Author Topic: Aeration equipment  (Read 3185 times)

Offline hokerer

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Re: Aeration equipment
« Reply #15 on: April 15, 2011, 06:51:49 PM »
A mix-stir and a paint stirrer are the same thing, aren't they?
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Offline bluesman

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Re: Aeration equipment
« Reply #16 on: April 15, 2011, 08:02:57 PM »
Just curious, what's the mechanism that causes aeration with the mix-stir?  I assume you're putting the mix-stir at the bottom of the vessel and it gets everything moving, maybe forming a vortex?  Would a paint mixer do the same thing?  I ask because I was thinking about using a paint mixer for faster cooling with an immersion chiller, but don't want to aerate the hot wort (not trying to start an HSA debate here...).

Yes, it creates a vacuum (vortex) in the beer drawing air into the wort. A paint mixer would also accomplish this task.
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Offline Thirsty_Monk

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Re: Aeration equipment
« Reply #17 on: April 15, 2011, 08:13:56 PM »
I started to use Ventury tube.
Something like this:
« Last Edit: April 15, 2011, 08:51:21 PM by Thirsty_Monk »
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Offline hopfenundmalz

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Re: Aeration equipment
« Reply #18 on: April 15, 2011, 08:20:13 PM »
Just curious, what's the mechanism that causes aeration with the mix-stir?  I assume you're putting the mix-stir at the bottom of the vessel and it gets everything moving, maybe forming a vortex?  Would a paint mixer do the same thing?  I ask because I was thinking about using a paint mixer for faster cooling with an immersion chiller, but don't want to aerate the hot wort (not trying to start an HSA debate here...).

You can get a vortex right to the bottom of the vessel if you really get it going. 

Never used a paint mixer
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Re: Aeration equipment
« Reply #19 on: April 15, 2011, 08:27:20 PM »
As far as aeration, all you need is an aquarium pump, an inline filter cartridge, and an air stone. You should be able to get it set up for <$20, much less if you can get the filters locally.

I'm a big fan of these air stones: http://www.petco.com/product/6126/Lee's-Discard-A-Stones-Aquarium-Airstones.aspx If you're going to use a non-disposable stone, make sure it's stainless so that you can sanitize it (with heat).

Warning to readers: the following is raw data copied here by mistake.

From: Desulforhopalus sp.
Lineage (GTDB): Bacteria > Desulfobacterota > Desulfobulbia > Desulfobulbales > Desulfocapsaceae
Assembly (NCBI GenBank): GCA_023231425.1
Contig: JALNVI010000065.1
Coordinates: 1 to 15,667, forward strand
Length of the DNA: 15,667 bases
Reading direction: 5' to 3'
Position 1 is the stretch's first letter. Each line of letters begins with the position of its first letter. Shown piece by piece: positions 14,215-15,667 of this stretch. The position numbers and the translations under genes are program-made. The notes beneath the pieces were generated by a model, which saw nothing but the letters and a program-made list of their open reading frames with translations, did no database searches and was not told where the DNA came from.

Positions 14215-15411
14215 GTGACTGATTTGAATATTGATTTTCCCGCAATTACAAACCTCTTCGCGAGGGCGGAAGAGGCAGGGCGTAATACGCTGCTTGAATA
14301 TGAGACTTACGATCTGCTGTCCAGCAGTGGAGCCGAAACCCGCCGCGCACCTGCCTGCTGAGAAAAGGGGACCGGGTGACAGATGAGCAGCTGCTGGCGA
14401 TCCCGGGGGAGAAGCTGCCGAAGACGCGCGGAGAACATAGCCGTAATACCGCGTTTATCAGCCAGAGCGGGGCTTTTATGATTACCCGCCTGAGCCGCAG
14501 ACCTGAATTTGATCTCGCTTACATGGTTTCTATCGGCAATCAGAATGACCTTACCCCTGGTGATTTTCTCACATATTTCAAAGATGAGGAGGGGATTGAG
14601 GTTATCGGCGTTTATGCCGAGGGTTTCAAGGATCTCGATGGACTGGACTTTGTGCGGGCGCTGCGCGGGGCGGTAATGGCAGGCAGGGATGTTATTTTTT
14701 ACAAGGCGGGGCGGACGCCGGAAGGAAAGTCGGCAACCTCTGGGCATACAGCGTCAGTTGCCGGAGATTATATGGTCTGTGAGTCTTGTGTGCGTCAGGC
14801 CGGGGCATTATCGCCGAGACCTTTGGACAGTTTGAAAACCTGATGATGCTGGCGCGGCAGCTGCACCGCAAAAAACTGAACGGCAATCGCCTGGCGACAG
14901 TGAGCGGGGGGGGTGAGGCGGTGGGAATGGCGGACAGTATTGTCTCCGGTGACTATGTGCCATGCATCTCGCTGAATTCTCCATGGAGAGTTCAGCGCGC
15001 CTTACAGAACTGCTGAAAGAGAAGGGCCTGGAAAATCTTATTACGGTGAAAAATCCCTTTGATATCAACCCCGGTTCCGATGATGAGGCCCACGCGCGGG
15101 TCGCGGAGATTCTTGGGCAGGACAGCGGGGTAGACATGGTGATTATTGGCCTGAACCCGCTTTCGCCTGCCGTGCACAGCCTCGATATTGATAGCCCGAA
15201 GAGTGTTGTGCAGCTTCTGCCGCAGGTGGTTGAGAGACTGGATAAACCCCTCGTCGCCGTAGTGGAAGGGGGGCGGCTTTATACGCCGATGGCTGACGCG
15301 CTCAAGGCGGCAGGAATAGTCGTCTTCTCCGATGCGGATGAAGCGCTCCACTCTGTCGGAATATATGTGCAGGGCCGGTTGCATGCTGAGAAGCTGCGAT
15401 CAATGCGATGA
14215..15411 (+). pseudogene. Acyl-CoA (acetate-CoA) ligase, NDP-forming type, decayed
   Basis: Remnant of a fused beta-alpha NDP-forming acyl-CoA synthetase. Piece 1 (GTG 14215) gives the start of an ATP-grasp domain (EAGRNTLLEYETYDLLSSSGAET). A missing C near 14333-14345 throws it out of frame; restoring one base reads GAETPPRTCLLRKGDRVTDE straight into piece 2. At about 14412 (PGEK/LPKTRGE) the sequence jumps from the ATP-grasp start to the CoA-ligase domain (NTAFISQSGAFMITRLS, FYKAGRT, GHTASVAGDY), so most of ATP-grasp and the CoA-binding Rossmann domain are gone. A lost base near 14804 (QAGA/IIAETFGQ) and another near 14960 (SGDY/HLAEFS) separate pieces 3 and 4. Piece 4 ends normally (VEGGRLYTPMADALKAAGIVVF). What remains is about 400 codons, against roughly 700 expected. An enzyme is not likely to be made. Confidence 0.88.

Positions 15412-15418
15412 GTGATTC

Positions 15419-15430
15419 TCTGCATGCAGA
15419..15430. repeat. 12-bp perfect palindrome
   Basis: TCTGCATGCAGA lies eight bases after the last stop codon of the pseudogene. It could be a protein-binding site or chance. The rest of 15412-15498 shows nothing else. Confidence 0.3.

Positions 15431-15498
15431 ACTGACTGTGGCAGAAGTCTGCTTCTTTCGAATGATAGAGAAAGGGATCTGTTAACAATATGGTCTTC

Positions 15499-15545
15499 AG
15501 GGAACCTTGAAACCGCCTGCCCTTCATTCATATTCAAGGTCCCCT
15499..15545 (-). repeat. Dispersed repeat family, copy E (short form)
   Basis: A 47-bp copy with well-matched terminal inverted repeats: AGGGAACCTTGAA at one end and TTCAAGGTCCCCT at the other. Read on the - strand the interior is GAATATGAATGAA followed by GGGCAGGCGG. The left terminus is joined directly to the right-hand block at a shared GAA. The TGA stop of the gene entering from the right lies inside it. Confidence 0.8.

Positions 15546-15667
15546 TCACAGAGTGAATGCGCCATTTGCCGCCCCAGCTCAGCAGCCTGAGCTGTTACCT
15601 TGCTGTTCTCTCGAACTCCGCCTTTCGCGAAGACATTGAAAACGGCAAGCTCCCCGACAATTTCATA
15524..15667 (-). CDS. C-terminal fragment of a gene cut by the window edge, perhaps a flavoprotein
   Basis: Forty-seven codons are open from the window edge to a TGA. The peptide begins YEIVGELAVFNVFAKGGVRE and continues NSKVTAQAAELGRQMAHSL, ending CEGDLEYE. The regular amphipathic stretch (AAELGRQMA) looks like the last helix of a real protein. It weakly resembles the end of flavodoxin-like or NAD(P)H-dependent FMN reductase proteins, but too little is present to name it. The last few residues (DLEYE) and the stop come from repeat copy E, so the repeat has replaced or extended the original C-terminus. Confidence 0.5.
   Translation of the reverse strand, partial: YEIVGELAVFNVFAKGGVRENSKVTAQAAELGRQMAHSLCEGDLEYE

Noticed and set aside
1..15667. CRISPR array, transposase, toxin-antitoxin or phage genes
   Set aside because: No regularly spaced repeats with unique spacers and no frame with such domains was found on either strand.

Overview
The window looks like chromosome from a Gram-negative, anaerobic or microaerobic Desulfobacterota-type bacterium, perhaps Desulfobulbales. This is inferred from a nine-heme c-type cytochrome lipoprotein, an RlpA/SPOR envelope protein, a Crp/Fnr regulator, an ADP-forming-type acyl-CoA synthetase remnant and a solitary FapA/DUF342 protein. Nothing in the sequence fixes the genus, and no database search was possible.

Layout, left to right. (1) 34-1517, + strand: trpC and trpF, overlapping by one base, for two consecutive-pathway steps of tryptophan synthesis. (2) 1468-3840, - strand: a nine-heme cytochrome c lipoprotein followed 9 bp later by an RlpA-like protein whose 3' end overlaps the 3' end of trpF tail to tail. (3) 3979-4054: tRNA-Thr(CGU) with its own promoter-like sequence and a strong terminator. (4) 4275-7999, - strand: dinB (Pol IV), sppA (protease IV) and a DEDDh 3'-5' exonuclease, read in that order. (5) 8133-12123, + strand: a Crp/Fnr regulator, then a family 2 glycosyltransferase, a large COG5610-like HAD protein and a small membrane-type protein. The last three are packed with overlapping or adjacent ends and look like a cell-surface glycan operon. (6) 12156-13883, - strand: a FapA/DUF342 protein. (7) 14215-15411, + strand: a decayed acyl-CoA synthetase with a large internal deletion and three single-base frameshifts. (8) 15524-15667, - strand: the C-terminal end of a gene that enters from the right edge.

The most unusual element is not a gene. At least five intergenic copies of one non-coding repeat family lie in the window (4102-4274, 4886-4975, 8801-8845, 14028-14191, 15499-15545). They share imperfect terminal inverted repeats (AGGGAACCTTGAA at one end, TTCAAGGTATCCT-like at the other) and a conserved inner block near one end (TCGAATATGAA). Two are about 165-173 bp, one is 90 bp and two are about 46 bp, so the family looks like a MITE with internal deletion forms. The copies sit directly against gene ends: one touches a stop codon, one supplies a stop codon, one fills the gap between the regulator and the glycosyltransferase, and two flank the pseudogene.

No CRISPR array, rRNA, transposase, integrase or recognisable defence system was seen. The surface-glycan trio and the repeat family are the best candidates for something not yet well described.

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Re: Aeration equipment
« Reply #20 on: April 16, 2011, 09:30:59 AM »
Would a paint mixer do the same thing?  I ask because I was thinking about using a paint mixer for faster cooling with an immersion chiller, but don't want to aerate the hot wort (not trying to start an HSA debate here...).

Yep, there are people who use a SS paint mixer to do the same thing.
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Offline jibblett

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Re: Aeration equipment
« Reply #21 on: April 16, 2011, 09:42:53 AM »
problem with a paint mixer is when you want to aerate what's in a carboy, and the fixed blades won't fit through the neck.  the mix-stir blades fold against the shaft to fit through, then spread out when mixing.

Offline kal

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Re: Aeration equipment
« Reply #22 on: April 19, 2011, 12:38:09 PM »
You should be able to get everything you need from a local pet store. Basically its a pump and some tubing.

Have you considered using a mix-stir rod? All you need to do is attach it to a drill motor and stir the wort at high speed for a minute or two.



That's exactly what I do. It works well for me, never had any issues. I like it due to the simplicity and speed: 60 seconds is all it takes.  Forming a vortex is exactly what happens.

The one I use goes by the brand name "Fizz-X". It's meant to degass wine.



Mine looks slightly different as I've had it for ~20+ years.

Kal

Offline zorch

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Re: Aeration equipment
« Reply #23 on: April 20, 2011, 03:50:56 PM »
Just curious, what's the mechanism that causes aeration with the mix-stir?  I assume you're putting the mix-stir at the bottom of the vessel and it gets everything moving, maybe forming a vortex? 

When I aerate with my mix-stir I will run the blades near the surface for a bit first, which creates a lot of froth.  Then I'll drop them lower and create a strong vortex for a bit to 'mix in' the froth.   I'll go back and forth between 'frothing' and 'mixing' for a couple of minutes, or until I've got foamy wort right up to the neck of my carboy.

I don't know if that procedure is necessary, but it's worked well for me.

As an aside, I would highly recommend the stainless steel version over the cheaper plastic model.   The blades on the plastic version are attached to the shaft with a plastic peg -  Perhaps my drill is extra-powerful, but the third time I used my original plastic version that peg snapped.     I replaced that with the steel model, and it's still going strong after 40+ brews.